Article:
Hockey: Risk and Reward


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    By: Amy Franzwa

    The name Jack Jablonski may or may not be familiar, but here in Minnesota, a place known as the State of Hockey, this name has become a symbol of a lot of things, tragedy and inspiration to name two.  On December 30, 2011, Jack, a sophomore at Benilde-St. Margaret, was playing in a junior varsity hockey game. He was hit from behind by an opponent and doctors say that the resulting injuries will likely mean he will never walk again.

    When the news of the Jack Jablonski incident made the news, my thoughts instantly turned to Jack’s parents. They were now living every parent’s nightmare – they were watching their son battle for his life after a tragic accident resulting from participation in a sport that their son was so passionate about.

    Next, my thoughts went to one of my good friends. Her husband is a former college hockey player and she is the mother of three young boys under 8, two of which already have a couple of years on the ice under their belts. I wondered if she worries about her boys each time they lace up their skates? The answer is yes. When asked if she’d ever encourage her boys to hang up their sticks for a less aggressive sport, she said, “Never.”

    As a parent, our endless list of responsibilities includes keeping our children healthy. A lot of times, this is achieved by encouraging them to participate in sports and activities. The unfortunate reality is that certain sports, including hockey, come with a higher risk of injury because of their physical nature. But we can’t forget the tremendous social and emotional benefit gained from participating in sports. Teammates become family. Coaches become role models. And as with most aspects of life that are truly worthwhile, hard work and risk is inevitably involved.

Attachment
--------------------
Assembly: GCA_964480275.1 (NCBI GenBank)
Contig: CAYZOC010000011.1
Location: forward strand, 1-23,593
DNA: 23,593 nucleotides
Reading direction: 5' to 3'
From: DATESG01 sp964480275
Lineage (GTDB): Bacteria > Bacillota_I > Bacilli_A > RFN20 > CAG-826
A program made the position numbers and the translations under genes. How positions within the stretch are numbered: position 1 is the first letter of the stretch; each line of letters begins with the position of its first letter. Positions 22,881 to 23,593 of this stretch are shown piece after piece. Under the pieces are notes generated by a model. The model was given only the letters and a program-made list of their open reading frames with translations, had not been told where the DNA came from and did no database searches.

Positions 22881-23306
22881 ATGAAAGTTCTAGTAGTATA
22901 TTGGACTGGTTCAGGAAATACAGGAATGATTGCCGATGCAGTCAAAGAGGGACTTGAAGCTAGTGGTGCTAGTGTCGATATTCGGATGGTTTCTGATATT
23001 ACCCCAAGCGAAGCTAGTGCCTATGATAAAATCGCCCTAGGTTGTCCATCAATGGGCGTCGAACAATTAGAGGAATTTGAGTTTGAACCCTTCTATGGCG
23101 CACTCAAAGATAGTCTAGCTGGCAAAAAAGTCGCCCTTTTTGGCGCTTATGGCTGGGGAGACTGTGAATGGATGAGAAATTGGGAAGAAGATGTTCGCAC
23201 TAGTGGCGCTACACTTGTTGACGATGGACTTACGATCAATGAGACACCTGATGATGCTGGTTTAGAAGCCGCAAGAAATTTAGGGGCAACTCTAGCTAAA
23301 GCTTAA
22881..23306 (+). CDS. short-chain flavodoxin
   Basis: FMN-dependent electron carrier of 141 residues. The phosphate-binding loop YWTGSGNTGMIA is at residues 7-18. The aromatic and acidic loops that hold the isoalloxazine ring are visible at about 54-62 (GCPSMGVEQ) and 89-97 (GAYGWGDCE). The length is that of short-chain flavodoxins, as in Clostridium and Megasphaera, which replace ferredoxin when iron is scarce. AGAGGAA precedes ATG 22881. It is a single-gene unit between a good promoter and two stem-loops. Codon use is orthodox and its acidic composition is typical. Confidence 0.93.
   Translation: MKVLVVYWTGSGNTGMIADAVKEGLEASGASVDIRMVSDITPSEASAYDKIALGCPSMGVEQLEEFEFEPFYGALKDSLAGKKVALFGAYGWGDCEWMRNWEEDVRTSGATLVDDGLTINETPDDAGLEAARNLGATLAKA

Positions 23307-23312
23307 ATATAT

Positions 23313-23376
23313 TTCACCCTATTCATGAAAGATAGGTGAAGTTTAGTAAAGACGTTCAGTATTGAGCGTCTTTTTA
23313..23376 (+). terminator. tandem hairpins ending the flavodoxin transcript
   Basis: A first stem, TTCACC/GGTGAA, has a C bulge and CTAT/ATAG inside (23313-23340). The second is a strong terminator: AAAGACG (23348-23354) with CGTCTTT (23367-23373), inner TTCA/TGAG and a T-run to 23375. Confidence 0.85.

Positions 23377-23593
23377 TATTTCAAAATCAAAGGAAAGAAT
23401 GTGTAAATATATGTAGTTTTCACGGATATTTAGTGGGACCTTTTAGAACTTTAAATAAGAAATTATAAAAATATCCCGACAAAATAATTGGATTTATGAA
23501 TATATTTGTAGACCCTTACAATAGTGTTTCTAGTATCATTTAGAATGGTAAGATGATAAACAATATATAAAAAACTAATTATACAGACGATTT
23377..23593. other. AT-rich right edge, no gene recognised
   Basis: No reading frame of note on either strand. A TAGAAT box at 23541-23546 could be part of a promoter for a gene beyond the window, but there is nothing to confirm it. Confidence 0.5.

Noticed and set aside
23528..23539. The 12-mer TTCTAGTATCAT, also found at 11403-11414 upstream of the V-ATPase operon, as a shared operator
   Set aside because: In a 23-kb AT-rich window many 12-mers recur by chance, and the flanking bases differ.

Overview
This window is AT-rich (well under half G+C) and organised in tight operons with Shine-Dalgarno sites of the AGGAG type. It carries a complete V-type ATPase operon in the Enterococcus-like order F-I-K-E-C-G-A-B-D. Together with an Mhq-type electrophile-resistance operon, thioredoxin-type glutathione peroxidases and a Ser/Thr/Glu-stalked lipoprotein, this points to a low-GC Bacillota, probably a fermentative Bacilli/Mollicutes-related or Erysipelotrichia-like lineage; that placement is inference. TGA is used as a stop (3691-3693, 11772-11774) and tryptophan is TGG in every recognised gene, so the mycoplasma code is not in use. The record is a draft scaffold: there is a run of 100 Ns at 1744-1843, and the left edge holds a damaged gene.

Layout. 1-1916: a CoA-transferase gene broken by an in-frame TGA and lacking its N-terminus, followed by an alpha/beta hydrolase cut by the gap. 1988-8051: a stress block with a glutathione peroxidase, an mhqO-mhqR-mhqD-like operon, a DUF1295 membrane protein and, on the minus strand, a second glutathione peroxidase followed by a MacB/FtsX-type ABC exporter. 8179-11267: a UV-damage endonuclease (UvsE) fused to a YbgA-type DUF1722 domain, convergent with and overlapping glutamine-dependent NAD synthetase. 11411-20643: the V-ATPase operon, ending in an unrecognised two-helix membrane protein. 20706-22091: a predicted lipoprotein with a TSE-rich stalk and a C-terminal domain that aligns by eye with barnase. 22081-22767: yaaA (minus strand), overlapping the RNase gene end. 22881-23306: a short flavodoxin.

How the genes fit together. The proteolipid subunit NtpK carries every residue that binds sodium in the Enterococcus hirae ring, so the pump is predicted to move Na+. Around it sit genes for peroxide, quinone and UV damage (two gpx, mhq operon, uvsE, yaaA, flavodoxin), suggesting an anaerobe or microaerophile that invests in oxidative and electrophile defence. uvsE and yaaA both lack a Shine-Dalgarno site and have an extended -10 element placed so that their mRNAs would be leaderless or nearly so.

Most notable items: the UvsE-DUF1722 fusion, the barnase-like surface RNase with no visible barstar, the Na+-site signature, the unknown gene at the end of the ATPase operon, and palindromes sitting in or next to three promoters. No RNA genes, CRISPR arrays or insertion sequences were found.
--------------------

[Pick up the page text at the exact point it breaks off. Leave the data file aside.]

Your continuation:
Failure and set-backs help to make stronger, resilient people and sports provide a platform for many life lessons. I can’t speak on his parents’ behalf, but I’m willing to bet that they don’t regret allowing him to play hockey. In the words of Ellen Goodman, “The central struggle of parenthood is to let our hopes for our children outweigh our fears.”

    What happened to Jack Jablonski is tragic, but he is a true survivor. Despite everything, he has exuded strength and an optimistic attitude – qualities likely gained from his experiences on the ice.

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